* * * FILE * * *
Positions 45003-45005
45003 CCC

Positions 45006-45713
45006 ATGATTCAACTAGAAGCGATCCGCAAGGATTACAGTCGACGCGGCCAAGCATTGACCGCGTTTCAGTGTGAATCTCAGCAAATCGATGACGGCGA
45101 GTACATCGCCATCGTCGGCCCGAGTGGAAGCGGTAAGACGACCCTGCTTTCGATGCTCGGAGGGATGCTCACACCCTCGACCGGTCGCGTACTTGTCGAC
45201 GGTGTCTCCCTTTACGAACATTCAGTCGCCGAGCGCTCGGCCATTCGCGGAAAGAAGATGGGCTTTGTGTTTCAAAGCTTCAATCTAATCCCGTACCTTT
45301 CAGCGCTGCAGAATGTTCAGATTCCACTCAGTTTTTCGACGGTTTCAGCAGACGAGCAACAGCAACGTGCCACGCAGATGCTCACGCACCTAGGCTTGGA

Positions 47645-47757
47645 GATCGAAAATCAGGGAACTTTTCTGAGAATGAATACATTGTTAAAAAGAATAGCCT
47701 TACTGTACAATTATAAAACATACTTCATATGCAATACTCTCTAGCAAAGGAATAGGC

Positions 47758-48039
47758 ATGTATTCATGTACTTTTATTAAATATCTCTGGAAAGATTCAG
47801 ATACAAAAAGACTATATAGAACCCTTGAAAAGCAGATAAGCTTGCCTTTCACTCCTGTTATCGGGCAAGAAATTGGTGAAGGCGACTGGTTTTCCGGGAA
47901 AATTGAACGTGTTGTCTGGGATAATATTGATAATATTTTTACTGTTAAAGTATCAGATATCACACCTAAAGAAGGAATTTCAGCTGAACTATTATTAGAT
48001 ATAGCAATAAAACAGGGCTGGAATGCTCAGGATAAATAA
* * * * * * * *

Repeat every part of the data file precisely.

Positions 45003-45005
45003 CCC

Positions 45006-45713
45006 ATGATTCAACTAGAAGCGATCCGCAAGGATTACAGTCGACGCGGCCAAGCATTGACCGCGTTTCAGTGTGAATCTCAGCAAATCGATGACGGCGA
45101 GTACATCGCCATCGTCGGCCCGAGTGGAAGCGGTAAGACGACCCTGCTTTCGATGCTCGGAGGGATGCTCACACCCTCGACCGGTCGCGTACTTGTCGAC
45201 GGTGTCTCCCTTTACGAACATTCAGTCGCCGAGCGCTCGGCCATTCGCGGAAAGAAGATGGGCTTTGTGTTTCAAAGCTTCAATCTAATCCCGTACCTTT
45301 CAGCGCTGCAGAATGTTCAGATTCCACTCAGTTTTTCGACGGTTTCAGCAGACGAGCAACAGCAACGTGCCACGCAGATGCTCACGCACCTAGGCTTGGA

Positions 47645-47757
47645 GATCGAAAATCAGGGAACTTTTCTGAGAATGAATACATTGTTAAAAAGAATAGCCT
47701 TACTGTACAATTATAAAACATACTTCATATGCAATACTCTCTAGCAAAGGAATAGGC

Positions 47758-48039
47758 ATGTATTCATGTACTTTTATTAAATATCTCTGGAAAGATTCAG
47801 ATACAAAAAGACTATATAGAACCCTTGAAAAGCAGATAAGCTTGCCTTTCACTCCTGTTATCGGGCAAGAAATTGGTGAAGGCGACTGGTTTTCCGGGAA
47901 AATTGAACGTGTTGTCTGGGATAATATTGATAATATTTTTACTGTTAAAGTATCAGATATCACACCTAAAGAAGGAATTTCAGCTGAACTATTATTAGAT
48001 ATAGCAATAAAACAGGGCTGGAATGCTCAGGATAAATAA